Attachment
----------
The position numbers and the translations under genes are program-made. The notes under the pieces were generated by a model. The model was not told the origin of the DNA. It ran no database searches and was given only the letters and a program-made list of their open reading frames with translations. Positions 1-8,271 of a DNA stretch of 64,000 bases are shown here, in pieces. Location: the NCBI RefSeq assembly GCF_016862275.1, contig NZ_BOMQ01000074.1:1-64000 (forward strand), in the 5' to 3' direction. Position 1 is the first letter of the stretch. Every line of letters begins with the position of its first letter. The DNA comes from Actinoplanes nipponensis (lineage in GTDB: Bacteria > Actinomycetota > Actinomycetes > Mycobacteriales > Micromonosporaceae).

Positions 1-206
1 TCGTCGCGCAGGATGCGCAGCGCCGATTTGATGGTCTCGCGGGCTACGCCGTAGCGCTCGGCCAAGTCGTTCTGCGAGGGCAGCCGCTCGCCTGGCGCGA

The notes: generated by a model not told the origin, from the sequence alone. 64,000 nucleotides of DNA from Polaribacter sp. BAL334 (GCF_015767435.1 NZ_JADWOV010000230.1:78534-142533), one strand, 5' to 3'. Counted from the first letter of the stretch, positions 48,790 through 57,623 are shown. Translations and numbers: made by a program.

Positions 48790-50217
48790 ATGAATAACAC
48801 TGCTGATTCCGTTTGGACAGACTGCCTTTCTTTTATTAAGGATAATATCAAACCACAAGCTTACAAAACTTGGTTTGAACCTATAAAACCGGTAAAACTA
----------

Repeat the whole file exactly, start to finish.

The position numbers and the translations under genes are program-made. The notes under the pieces were generated by a model. The model was not told the origin of the DNA. It ran no database searches and was given only the letters and a program-made list of their open reading frames with translations. Positions 1-8,271 of a DNA stretch of 64,000 bases are shown here, in pieces. Location: the NCBI RefSeq assembly GCF_016862275.1, contig NZ_BOMQ01000074.1:1-64000 (forward strand), in the 5' to 3' direction. Position 1 is the first letter of the stretch. Every line of letters begins with the position of its first letter. The DNA comes from Actinoplanes nipponensis (lineage in GTDB: Bacteria > Actinomycetota > Actinomycetes > Mycobacteriales > Micromonosporaceae).

Positions 1-206
1 TCGTCGCGCAGGATGCGCAGCGCCGATTTGATGGTCTCGCGGGCTACGCCGTAGCGCTCGGCCAAGTCGTTCTGCGAGGGCAGCCGCTCGCCTGGCGCGA

The notes: generated by a model not told the origin, from the sequence alone. 64,000 nucleotides of DNA from Polaribacter sp. BAL334 (GCF_015767435.1 NZ_JADWOV010000230.1:78534-142533), one strand, 5' to 3'. Counted from the first letter of the stretch, positions 48,790 through 57,623 are shown. Translations and numbers: made by a program.

Positions 48790-50217
48790 ATGAATAACAC
48801 TGCTGATTCCGTTTGGACAGACTGCCTTTCTTTTATTAAGGATAATATCAAACCACAAGCTTACAAAACTTGGTTTGAACCTATAAAACCGGTAAAACTA